March 10, 2016 | Updated: January 29, 2019

By Steve Helm



Earlier this week, Engel & Völkers professionals in the United States, Mexico and Canada convened in Dallas for the real estate company’s largest annual event in North America, the Exchange. The four-day- long conference featured the best of the business coming together to exchange ideas and experiences

On Wednesday, one of the individuals invited to enlighten the staff by sharing the story of her own experiences was Special Olympics Texas athlete and Global Messenger Stacey Johnson.

Johnson, 36, is from Allen and participates in several SOTX sports, including: Aquatics, Athletics, Bocce and Equestrian. Before some of the employees in attendance would later go on to play in the company golf outing that benefited Special Olympics, Johnson addressed the elite of Engel & Völkers staff by telling her story.

Johnson was born with a progressive bone disease called Van Buchem disease. Her bones and skull are very thick and she is totally deaf in her right ear and partially deaf in the left. She also has sight, balance and strength issues. She gets tired very easily.

In 1999, Johnson had to have surgery due to the pressure on her brain.

Unfortunately when she woke up, she was unable to sit up or walk.  Because of that, she had to go to in-house rehab and learn how to do everything all over again. The doctors could not explain to Johnson and her family why she could not walk.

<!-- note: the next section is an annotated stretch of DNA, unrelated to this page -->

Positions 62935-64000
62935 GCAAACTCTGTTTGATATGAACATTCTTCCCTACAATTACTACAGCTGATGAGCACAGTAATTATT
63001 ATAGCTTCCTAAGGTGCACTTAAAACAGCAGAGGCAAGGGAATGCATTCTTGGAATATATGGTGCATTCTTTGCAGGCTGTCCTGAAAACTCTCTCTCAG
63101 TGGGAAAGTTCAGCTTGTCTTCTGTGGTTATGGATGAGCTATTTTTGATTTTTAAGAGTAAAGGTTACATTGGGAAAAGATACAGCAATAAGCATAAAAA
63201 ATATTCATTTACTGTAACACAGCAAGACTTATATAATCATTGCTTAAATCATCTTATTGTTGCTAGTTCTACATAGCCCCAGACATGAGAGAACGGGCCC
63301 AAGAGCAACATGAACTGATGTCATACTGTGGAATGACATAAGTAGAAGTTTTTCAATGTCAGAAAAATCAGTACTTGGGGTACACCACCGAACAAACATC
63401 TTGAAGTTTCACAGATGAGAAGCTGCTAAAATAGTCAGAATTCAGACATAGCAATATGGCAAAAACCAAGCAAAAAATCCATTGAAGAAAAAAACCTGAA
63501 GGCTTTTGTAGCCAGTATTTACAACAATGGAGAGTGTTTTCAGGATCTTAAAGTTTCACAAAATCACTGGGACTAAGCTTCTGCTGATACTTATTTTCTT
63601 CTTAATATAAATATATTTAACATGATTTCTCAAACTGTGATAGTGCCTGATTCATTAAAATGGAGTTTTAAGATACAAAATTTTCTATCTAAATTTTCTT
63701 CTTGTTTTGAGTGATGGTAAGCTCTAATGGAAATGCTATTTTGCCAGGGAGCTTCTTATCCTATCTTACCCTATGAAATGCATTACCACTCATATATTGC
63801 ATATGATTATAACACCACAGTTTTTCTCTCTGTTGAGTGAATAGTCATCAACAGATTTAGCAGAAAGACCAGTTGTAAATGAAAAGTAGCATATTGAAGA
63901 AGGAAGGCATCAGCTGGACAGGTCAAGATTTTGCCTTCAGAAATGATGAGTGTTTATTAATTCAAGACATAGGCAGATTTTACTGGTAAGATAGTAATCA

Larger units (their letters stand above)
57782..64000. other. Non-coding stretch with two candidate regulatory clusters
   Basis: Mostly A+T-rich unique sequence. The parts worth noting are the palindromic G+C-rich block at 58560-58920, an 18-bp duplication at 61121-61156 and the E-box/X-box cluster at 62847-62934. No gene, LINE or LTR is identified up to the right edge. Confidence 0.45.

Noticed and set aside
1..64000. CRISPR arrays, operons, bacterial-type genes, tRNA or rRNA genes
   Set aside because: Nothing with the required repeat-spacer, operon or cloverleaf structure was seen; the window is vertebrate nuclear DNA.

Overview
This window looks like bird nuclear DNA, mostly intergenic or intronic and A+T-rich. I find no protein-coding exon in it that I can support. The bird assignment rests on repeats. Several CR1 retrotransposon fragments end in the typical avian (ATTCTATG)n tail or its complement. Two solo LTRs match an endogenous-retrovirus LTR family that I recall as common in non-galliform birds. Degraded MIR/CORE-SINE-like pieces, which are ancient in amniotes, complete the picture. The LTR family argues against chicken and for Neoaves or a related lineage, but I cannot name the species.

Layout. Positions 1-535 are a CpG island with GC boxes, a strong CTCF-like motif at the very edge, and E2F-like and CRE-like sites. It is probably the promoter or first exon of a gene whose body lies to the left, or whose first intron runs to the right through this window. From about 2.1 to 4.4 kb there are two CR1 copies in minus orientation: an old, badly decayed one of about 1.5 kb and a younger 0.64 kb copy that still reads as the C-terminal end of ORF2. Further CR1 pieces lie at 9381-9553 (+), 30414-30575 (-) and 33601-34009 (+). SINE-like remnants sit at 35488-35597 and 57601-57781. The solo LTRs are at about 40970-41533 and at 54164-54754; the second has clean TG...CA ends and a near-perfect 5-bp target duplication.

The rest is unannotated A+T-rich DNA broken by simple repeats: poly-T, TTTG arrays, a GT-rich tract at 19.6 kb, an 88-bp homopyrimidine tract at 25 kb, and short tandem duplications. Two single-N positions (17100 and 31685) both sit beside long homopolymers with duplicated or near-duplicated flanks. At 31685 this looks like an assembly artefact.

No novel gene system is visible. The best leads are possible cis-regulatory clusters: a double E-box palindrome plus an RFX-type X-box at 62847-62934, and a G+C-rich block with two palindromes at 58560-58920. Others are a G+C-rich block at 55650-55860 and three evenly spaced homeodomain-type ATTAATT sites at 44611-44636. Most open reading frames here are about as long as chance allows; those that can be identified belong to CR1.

Johnson had to use a wheel chair and on a really good day, she was able to use a walker.

“I did not have a lot of good days,” Johnson told the audience. “The doctors told my parents and I, that I would not be able to walk again.”

What kept her pushing hard at recovery was her will and desire to ride and compete in Special Olympics.

“I never gave up,” Johnson said. “I worked really hard every day and riding was one of my physical therapies.”

The riding therapy was not the kind of riding Johnson knew and loved. Instead of being able to ride independently, she had to have two side walkers to ensure that she did not fall off.

“I hated riding like that, but at least I was on a horse,” Johnson explained.  “I wanted to ride and compete!”

With hard work and determination, Johnson started walking and the doctors were amazed by what she was able to do.

“Special Olympics has helped me in so many ways,” expressed Johnson.  “It has taught me courage and self-esteem. I can do anything as long as I put my heart and soul into trying.  Special Olympics has given me a place to belong and a place to meet new friends just like you.”

Johnson admits that she still has some physical health issues, but she knows every morning when she wakes up, she has Special Olympics and riding to look forward to.